Related to this is the influence of neighbouring countries, particularly Chad, over the armed groups in the region. To stave off domestic rebellions, political leaders in Sudan, Chad and the CAR have been providing tactical and military support to various groups across their borders. This was part of the genesis of the crisis in Darfur and has had an impact even in Mali. Beyond a simple Christian-Muslim binary therefore, does the dividing line between Seleka and anti-balaka correspond to militia groups who have been financed in order to destabilise the presidency in the CAR or in neighbouring countries? What about the influence of formerly deposed leaders who retain an interest in the presidency?
Thirdly, we must examine the economic interests of the leadership and other actors before dismissing the violence as wholly irrational. Most violence – structural or physical – today is deployed to get or retain control of state mechanisms, but it’s not simply about wealth. It is also about the relative security or insulation from struggle that the wealth secures very quickly, particularly in some of the toughest regions in the world. The difference betweeen being in power and not being in power is often the difference between life and death. This means there is significant incentive to secure state resources for a small coterie, and to exclude others by any means necessary.
Tied to this are the incentives for international actors to foster just enough instability to cripple accountability mechanisms in conflict regions. The public ignorance of the economic significance of the CAR (and indeed other Sahelian countries) does not impinge on their economic and strategic significance. Yes, the CAR is landlocked but it is also home to significant reserves of uranium, the key ingredient in nuclear reactors. As of 2010, 90 percent of the deposits in Bakouma were owned by Uramin, a private corporation in which Areva, the French nuclear giant, is 100 percent shareholder. The impact of this wholly unequal set up is exacerbated by the fact that 75 percent of France’s energy is derived from nuclear sources, giving Areva and France significant financial interest in what happens in the CAR.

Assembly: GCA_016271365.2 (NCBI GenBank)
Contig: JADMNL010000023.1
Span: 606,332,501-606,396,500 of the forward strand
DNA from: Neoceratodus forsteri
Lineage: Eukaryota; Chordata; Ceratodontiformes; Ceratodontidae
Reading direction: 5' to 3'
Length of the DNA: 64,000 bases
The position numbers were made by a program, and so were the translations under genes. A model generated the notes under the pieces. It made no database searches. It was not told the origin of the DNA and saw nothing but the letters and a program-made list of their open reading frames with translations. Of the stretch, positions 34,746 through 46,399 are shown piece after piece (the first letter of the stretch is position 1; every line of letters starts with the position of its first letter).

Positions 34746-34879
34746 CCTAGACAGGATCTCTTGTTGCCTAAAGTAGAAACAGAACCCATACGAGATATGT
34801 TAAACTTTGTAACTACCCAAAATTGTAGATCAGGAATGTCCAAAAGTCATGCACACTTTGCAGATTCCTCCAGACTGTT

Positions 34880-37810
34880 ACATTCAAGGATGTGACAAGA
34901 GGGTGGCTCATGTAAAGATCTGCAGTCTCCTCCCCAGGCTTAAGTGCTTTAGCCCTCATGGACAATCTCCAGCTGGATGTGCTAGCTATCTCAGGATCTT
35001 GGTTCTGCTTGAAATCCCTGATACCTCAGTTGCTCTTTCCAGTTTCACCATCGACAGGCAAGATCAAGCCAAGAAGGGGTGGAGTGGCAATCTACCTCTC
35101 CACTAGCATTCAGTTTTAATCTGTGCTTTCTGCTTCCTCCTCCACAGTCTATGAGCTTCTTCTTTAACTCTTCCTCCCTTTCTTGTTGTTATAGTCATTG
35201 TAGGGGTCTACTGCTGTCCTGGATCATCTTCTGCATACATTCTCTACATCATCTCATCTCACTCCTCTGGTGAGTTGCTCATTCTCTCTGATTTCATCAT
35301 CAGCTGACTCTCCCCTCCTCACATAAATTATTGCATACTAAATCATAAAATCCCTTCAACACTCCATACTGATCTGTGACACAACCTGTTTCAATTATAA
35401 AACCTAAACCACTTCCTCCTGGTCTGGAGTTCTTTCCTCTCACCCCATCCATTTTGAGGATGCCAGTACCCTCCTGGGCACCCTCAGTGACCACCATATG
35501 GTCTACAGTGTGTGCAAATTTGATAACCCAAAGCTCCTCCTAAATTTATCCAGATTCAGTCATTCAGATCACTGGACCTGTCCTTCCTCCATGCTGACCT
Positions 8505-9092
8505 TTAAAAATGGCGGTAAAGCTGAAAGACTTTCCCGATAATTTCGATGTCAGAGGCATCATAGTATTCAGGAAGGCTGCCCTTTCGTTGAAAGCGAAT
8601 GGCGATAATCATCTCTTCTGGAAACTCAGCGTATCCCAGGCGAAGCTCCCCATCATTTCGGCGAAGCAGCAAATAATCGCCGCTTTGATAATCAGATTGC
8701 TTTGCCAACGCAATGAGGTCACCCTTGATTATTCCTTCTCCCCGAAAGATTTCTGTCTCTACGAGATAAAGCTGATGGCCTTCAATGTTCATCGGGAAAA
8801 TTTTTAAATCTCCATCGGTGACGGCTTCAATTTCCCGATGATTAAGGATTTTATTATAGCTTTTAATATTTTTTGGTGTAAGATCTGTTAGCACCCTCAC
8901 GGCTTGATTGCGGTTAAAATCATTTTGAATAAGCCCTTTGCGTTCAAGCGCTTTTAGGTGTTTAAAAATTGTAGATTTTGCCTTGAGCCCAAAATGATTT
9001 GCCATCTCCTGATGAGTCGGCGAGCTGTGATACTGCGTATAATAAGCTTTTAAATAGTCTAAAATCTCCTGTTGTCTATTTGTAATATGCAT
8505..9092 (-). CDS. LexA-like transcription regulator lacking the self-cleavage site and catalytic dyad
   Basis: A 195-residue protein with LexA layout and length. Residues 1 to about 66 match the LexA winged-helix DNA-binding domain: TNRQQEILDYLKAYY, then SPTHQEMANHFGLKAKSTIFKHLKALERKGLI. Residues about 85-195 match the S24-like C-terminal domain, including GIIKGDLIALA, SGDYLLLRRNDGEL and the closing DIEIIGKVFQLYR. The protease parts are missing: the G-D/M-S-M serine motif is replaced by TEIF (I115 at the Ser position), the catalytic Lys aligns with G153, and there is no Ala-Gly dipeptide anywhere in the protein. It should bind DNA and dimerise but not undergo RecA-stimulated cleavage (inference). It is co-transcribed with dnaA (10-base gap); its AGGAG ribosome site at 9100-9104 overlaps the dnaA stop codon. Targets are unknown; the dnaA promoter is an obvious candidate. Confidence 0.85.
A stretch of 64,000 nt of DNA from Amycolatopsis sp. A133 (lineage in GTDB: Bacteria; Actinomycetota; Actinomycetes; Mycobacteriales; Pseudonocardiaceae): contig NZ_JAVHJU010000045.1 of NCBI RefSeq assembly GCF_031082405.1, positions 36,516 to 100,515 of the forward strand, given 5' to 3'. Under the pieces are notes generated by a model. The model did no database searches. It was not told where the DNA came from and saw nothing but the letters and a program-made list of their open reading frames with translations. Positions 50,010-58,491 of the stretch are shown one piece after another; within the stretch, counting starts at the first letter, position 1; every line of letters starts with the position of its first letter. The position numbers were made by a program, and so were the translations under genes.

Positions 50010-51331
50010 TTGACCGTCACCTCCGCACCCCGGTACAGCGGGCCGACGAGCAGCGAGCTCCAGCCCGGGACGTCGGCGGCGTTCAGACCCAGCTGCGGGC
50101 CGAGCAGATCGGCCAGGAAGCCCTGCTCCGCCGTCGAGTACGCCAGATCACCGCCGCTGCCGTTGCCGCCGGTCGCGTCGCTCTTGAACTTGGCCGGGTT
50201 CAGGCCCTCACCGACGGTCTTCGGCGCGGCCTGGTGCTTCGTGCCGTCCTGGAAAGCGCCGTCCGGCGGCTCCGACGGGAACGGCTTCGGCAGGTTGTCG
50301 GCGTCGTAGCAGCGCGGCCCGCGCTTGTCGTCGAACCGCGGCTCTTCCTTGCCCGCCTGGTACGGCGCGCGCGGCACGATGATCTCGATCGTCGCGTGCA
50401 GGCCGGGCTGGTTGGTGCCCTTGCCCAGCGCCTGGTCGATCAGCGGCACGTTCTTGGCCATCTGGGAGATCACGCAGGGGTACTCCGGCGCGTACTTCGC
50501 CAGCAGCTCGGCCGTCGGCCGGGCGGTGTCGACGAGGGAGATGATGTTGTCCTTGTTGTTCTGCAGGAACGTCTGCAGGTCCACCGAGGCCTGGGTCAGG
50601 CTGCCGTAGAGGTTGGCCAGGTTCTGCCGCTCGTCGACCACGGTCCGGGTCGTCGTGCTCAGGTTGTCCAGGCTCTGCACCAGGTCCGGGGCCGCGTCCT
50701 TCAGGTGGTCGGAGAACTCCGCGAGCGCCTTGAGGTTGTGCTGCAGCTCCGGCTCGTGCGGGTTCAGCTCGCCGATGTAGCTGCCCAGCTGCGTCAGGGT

Which perhaps explains the presence of 1,600 French troops in one of Africa’s poorest countries, intervening in a conflict that has been characterised by sporadic, if intense and grotesque, bouts of violence. It’s not that the fighting in the CAR isn’t serious or brutal. It is just that in a world in which there is a Somalia, a Syria, an Afghanistan and even a DRC, wherein thousands are dying each year, for a European nation to respond so quickly and relatively robustly questions must be raised about just who or what France is there to protect.
A peaceful and lasting resolution is only possible if we understand and as far as possible address local fears and perceptions. Places that the news cycle may ignore are haunted by economic, social and historical ghosts we have never bothered to understand, and what may appear irrational or unnecessary from the outside can sometimes be explained by taking a step back and examining all the factors, not just the easily deployable ones. To the people living with them, these ghosts have as much an impact on the decision-making process as the cost-benefit analyses of the Western Homo Economicus, and just because Homo Economicus won’t see them, doesn’t mean they’re not real.
Nanjala Nyabola is a writer and political analyst currently based at Harvard Law School.